In a typical Italian family, the Nonna (grandmother) is often the source of strength and wisdom for the entire family. La Nonna can also be the teller of tall tales, the one who passes down family history, the spouter of proverbs for any situation and a multi-talented marvel who can cook like Mario Batali and sew like the little mice in “Cinderella.” The nonna is the one you run to when you have a bruised knee or a broken heart but also the one who may discipline you and teach life’s most important lessons.
My friend Ada of My Italian online – Il mio Italiano online has shared with us 8 household tips handed down to her from her Italian nonna:
As I mentioned in the last article describing the various parts of an Italian meal, it is customary to have an aperitivo or cocktail before a formal meal. Some Italian cocktails are also catching on in the U.S. as the popularity of Italian liqueurs such as Campari or Limoncello (purchased or home made) continues to rise.
Following are some recipes for enjoyable Italian cocktails that can liven up your next get-together. The Italian words used for a toast include “Salute” (sah loo tay) or “Cin cin” (cheen cheen)!
Cocktail Americano: This drink was invented in the 1930s when the fascist regime dictated using national products, such as Campari (from Milan) or Vermouth (from Turin). It is believed the drink was named to commemorate the victory of Primo Carnera who became the world heavyweight boxing champion in Madison Square Garden in 1933. Read more
In a previous Examiner.com article, I challenged readers to come up with some low cost, healthy and delicious recipes using leftovers and inexpensive ingredients – just like the Italians do. As you may know, Italians throw nothing away and utilize every part of the animals they consume (think of head cheese or pickled pigs feet)! This is true now more than ever. We all want to save money and not waste anything. It’s better for the earth too.
Following are reader suggestions and some recipes. Buon Appetito!
In 2008, Italy was named as one of the top 5 retirement destinations for U.S. citizens by International Living. My friend and client Marlene recently moved to Lucca (Tuscany), Italy. Marlene often lets me know how she is adjusting. A very important concern for Marlene was for her beloved pets. How would they adjust? How would they be treated? Below are Marlene’s comments on life in Italy with her two miniature dachsunds.
One of the best decisions I could have made when moving to Italy last year was to bring my adorable miniature dachshunds with me. Ruby and Ginger, ages 4 and 3 respectively, are little red cuties who attract lots of attention here. They are referred to as Bassoto or “short legs.” Because mine are miniature, they are called bassotini.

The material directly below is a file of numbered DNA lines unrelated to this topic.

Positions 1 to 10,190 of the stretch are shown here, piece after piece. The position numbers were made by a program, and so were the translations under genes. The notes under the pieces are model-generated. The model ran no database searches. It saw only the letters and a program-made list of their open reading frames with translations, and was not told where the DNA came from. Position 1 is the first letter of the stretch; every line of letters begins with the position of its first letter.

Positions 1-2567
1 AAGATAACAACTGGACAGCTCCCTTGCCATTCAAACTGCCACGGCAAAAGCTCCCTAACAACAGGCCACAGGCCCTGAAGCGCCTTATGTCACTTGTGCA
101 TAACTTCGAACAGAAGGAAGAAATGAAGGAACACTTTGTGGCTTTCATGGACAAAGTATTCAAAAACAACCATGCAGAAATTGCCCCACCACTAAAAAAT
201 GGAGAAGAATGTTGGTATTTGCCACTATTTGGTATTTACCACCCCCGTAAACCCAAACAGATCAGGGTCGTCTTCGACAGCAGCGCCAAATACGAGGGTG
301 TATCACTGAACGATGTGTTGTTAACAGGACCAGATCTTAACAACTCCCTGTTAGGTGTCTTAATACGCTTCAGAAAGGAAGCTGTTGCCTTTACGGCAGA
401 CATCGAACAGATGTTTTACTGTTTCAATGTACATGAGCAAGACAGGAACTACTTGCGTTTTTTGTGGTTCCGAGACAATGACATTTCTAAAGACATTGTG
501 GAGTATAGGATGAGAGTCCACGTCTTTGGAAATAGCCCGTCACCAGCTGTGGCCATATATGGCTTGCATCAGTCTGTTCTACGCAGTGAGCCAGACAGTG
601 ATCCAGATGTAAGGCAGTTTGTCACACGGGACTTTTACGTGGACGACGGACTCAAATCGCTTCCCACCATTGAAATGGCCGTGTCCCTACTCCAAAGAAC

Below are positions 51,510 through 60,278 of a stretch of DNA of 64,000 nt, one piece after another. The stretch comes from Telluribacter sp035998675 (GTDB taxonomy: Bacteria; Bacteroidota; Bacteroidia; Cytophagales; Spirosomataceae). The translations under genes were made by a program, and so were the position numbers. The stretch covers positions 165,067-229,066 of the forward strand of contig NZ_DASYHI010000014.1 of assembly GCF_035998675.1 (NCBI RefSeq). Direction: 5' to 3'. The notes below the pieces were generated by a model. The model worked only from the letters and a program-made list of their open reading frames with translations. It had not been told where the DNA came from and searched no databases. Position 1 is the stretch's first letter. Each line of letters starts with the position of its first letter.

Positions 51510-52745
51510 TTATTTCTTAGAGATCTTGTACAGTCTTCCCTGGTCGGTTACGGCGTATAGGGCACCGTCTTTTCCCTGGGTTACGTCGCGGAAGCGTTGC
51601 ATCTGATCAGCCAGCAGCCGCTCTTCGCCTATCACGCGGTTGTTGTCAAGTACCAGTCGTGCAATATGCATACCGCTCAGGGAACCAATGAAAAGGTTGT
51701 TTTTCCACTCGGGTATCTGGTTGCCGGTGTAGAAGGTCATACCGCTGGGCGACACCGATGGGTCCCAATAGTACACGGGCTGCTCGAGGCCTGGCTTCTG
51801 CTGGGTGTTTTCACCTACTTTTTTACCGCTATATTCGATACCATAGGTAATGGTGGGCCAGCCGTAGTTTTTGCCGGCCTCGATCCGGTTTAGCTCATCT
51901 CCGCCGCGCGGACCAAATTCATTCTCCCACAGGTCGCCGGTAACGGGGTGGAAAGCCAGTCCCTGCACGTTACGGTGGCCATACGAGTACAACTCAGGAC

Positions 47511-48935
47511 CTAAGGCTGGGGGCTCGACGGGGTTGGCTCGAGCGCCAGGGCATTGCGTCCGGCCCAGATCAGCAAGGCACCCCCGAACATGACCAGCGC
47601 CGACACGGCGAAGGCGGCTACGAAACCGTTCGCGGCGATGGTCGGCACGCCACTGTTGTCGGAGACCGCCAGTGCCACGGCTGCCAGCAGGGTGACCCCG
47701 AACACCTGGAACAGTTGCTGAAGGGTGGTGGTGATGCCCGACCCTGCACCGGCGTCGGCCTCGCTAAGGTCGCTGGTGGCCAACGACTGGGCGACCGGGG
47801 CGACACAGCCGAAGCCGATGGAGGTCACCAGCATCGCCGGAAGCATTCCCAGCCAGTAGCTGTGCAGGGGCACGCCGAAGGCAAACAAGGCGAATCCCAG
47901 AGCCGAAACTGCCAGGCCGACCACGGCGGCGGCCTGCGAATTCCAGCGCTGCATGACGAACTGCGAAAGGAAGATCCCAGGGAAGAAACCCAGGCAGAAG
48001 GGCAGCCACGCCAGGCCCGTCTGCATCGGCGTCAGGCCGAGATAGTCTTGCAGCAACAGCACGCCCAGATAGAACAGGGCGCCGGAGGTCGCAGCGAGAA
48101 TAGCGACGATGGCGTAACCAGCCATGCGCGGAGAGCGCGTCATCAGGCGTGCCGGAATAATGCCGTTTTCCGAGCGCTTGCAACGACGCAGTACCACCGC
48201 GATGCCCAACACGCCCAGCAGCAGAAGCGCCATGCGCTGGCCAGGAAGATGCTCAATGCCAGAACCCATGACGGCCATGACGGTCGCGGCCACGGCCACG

I love the signs of spring; blossoms, longer days, beautiful weather and baseball!
The recent World Baseball Classic made me think about what a true “World Series” looks like. It is wonderful to see so many countries participating in the great American pastime!
Did you know that baseball in Italy started at the end of WW2? Nettuno is an Italian town one hour south of Rome along the Tyrrhenian Sea (west coast and is close to the American cemetery in Anzio (site of the famous World War II battle). American troops went to Italy during WWII to push out the invading Nazis. They accomplished this valiantly plus also left behind the legacy of Italian baseball. They taught Italian kids to play the game, started to play in front of spectators and planted the seed.
The first Italian League tournament in Bologna took place in 1948 and Bologna won the contest. Italian cities with a past and current baseball tradition include: Nettuno, Bologna, Parma, Milan, Rimini and Grosseto.
There is a sign entering Nettuno saying “Benvenuti a Nettuno – Città del Baseball.” (welcome to Nettuno, city of baseball).
Italian baseball trivia:
- Joe Di Maggio visited here when he was retired and smashed a ball out of the park.
- The first Italian-born player to play Major League Baseball in the U.S. was Julio Bonetti: Genoa, Italy (St. Louis Browns, 1937)
I have heard from some of you who say you love the sound of Italian and Italian music and would like to learn the language. One reader said, “My basic Italian vocabulary consists of ‘Bocelli, Ferrari, Armani and pasta’!”
Because of the Internet, private language lessons (previously the privilege of the wealthy few or those reimbursed by their companies) have become extremely affordable. This is particularly exciting to me because I have always felt private lessons are the best way to learn a language. They are customized to your level, speed, interests and ability.
I am often approached by people who want to learn Italian for fun, family, cultural or work reasons. You can now learn to speak the language of Dante, Puccini and, yes, Bocelli in a very relaxed and fun way, at home or on the road.